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Piazzale Michelangelo

Piazzale Michelangelo
Credits Collegamento Immagine Autore: Joe deSousa Licenza: P. Domain

It was built in 1865, designed by architect Giuseppe Poggi on a hill just south of the historic center, to complete the redevelopment works on the left bank of the Arno. Since that year Florence was the capital of Italy and the whole city was engaged in an urban renewal, the so-called "renovation", or the bourgeois revival of the city: the boulevard-like boulevards were created instead of the walls of the city. right bank, Piazza della Repubblica was opened in the heart of the center, and Viale dei Colli was opened, a tree-lined panoramic road 8 kilometers long, at the height of which the square was built.

The chronicle of the rapid construction of this last enterprise has been described in detail by the Italian journalist Pietro Ferrigni (known under the pseudonym of Yorick) who does not fail to report how a part of the Florentines was displeased "for the excessive expense" of the construction.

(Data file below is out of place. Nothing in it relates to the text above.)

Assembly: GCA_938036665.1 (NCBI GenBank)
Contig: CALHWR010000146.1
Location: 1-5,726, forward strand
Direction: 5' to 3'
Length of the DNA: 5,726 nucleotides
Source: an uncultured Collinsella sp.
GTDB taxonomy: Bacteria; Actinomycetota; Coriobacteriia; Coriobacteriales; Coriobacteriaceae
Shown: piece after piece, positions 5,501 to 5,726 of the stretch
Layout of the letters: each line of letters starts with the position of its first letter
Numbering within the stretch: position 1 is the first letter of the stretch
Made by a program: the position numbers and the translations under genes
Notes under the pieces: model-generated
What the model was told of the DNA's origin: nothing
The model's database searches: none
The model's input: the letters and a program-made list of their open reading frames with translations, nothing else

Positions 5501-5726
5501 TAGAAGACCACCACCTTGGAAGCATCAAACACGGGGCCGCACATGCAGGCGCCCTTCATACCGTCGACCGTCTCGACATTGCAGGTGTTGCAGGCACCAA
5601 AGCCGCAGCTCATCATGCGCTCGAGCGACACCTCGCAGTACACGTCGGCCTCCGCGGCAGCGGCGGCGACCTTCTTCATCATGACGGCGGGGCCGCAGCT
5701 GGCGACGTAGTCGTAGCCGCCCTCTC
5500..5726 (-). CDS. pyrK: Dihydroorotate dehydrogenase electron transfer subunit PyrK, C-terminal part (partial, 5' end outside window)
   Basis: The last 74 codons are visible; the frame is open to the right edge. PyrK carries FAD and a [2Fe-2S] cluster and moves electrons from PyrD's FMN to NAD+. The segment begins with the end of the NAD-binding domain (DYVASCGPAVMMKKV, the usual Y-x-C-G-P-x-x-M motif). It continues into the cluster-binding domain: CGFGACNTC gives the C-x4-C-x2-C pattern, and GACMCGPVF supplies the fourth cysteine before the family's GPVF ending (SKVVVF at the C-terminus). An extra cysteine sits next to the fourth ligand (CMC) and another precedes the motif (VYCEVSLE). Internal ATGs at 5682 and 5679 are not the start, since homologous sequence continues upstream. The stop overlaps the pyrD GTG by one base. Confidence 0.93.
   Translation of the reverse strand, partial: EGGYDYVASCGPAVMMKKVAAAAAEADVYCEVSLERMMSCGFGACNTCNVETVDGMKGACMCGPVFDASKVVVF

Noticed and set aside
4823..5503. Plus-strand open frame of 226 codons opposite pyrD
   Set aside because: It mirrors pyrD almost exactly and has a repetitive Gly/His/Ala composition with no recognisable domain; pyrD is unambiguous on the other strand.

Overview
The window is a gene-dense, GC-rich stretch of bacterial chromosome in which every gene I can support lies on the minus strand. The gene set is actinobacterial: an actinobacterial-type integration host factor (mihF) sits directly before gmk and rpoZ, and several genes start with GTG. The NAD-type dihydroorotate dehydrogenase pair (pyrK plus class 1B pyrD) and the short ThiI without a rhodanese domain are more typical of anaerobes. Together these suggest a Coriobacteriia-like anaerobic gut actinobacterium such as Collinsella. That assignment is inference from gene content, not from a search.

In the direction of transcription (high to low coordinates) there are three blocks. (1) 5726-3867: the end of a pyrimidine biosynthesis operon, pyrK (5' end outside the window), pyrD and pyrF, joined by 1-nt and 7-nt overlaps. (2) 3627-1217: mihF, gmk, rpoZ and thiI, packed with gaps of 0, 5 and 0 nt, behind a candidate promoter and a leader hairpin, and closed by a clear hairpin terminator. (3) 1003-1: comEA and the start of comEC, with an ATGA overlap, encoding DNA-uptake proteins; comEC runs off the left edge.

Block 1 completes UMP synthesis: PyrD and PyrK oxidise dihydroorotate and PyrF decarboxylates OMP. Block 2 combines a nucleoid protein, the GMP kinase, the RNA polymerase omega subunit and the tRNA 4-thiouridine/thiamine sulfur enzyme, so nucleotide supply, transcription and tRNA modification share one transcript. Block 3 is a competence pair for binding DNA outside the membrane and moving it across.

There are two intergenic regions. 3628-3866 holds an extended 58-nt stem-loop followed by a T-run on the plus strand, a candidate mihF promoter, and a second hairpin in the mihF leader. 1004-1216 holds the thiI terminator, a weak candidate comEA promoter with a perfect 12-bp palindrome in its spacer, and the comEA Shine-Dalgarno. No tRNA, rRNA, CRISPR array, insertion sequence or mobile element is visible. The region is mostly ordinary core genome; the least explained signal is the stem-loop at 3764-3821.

The square, dedicated to the great Renaissance artist Michelangelo, presents copies of some of his famous works preserved in Florence: the David and the four allegories of the Medici Chapels of San Lorenzo. These copies are made of bronze, while the originals are all in white marble. The monument was brought up by nine pairs of oxen on 25 June 1873. Poggi also designed the neoclassical style loggia which dominates the entire terrace and which today houses a panoramic restaurant. Originally it was supposed to house a museum of Michelangelo's works, never built. In the wall of the balcony, located under the loggia, there is an epigraph in cubit characters that recalls his work: Giuseppe Poggi Florentine architect turn around here is his monument MCXXI. the panorama embraces the heart of Florence, from Forte Belvedere to Santa Croce, passing through the lungarni and the bridges of Florence in sequence, especially the Ponte Vecchio; the Duomo, the Palazzo Vecchio, the Bargello and the octagonal bell tower of the Badia Fiorentina stand out, not forgetting the opposite hills to the north of the city, with the central Fiesole and Settignano. The Piazzale can be accessed by car along the tree-lined Viale Michelangelo, built in those same years, or by walking up the monumental stairways called Rampe del Poggi from Piazza Poggi in the district of San Niccolò.



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